Colorado Blaze Conjures Memories of Alberta Wildfire
Thursday, June 27, 2013
With massive wildfires that have consumed hundreds of homes in Colorado, this has no doubt triggered some unpleasant reminders of what happened this past May in Alberta, as a substantial amount of acreage burned as a result of the blaze. Dozens of Alberta home insurance claims were filed as well.
However, some climate experts believe that more regular wildfire activity may be the new normal. That's according to Frederick Smith, a Colorado University professor and head of the Warner College of Natural Resources' Department of Forest and Rangeland Stewardship.
"You have the perfect storm for these sorts of events that are catastrophic and will have these huge consequences," Smith told the Denver Post.
He added that legislators have to do more than they're doing to address the issue, as the amount of money and resources that are spent fighting these fires aren't sustainable. In addition, because people have to fight these fires, it risks the very survival of the state's best and brightest.
While Albertans are likely all too familiar with the wildfire that occurred in May, they may not be as informed about the one in Colorado which reports say is between 75 and 80 percent contained. Even though the Centennial State has seen its fair share of wildfires, the amount of damage and home insurance losses that have resulted make it the most expensive wildfire season in the state's history, when combining it with the Waldo Canyon blaze from last year. The Denver Post notes that the U.S. Forest Service has spent nearly $60 million on resources to get the respective fires under control.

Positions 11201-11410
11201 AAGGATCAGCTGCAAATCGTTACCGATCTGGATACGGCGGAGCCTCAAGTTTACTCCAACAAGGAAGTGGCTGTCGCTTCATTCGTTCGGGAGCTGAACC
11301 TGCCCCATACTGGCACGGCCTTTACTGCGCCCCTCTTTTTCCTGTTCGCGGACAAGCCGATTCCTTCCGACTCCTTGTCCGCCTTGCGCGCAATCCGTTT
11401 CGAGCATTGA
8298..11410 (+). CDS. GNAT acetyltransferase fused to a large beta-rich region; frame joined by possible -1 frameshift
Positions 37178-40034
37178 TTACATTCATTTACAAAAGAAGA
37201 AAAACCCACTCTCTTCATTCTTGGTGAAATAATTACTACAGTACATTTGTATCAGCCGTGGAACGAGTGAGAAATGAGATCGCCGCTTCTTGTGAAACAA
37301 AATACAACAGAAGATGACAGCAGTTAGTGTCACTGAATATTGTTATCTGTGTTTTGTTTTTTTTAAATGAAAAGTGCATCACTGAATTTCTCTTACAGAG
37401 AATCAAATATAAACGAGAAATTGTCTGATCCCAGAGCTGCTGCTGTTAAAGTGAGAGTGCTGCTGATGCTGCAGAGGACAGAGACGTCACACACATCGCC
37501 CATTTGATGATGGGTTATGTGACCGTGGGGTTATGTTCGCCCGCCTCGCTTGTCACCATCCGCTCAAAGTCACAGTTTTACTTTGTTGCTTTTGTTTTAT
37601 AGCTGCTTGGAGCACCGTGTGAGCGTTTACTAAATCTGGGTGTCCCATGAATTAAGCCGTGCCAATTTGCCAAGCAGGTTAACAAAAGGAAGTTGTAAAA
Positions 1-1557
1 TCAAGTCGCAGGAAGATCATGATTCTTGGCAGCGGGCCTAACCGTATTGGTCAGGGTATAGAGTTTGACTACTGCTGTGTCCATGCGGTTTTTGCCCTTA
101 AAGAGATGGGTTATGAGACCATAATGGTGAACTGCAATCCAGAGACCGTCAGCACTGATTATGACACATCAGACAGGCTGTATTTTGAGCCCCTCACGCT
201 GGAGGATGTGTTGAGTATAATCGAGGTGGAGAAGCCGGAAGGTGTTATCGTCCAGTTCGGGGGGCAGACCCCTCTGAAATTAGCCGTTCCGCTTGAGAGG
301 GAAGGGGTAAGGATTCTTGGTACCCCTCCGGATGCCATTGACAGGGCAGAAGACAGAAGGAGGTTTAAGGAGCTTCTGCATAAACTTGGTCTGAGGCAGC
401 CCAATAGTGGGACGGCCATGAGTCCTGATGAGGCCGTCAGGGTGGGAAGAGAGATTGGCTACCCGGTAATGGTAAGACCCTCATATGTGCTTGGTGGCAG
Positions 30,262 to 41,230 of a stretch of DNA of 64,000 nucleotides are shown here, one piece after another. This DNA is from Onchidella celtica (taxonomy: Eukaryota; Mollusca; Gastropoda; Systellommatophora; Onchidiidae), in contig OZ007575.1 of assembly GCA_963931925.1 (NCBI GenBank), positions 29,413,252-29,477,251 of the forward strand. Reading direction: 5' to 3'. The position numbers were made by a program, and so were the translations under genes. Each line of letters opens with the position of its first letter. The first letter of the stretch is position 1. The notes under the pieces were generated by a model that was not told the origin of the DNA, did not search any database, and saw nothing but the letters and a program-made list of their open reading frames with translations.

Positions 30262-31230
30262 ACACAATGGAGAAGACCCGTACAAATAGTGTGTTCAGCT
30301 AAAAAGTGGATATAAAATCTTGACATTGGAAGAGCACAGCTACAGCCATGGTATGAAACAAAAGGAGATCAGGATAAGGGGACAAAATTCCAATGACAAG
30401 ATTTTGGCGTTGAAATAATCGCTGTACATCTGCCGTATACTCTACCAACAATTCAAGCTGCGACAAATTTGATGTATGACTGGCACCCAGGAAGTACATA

Flames Demolish 500 Colorado Homes
Hundreds of homes have been destroyed. The numbers are constantly updating, but reports indicate that at least 500 residences have been consumed by the wildfire, which officials have yet to determine how it started. The blaze is believed to be spread over 22 square miles near Colorado Springs.
According to statistics from the Government of Canada, about 8,000 wildfires take place in Canada each year, burning an estimated 2.5 million hectares. There are variety of reasons why wildfires start - many of them related to human error. In fact, 55 percent of all fires are human-caused. However, the other half are due to lightning strikes. Due to the fact that these often occur in clusters, lightning is typically responsible for 80 percent of the total area that's burned.
With the proper preparation, Canadians can ready themselves for the potential of being affected by a wildfire. For example, government officials recommend removing all fire hazards that immediately surround a home, especially those that are a natural part of the ground, such as branches and leaves. These serve as fire accelerants. It's also smart to go over some fire safety drills in the event of having to abandon the home.
If wildfire is approaching the home and an evacuation order hasn't been issued, it's advised that homeowners call 911 immediately to alert safety responders of the situation. Should the wildfire still be at a distance and it's safe to do so, close all the windows and doors to the house as well as other openings - like vents - as this is one of the ways in which to limit the fire damage that may result. Outside the home, check to make sure that fuel sources like propane and natural gas are turned off and at a distance from standing structures like the home itself or a garage.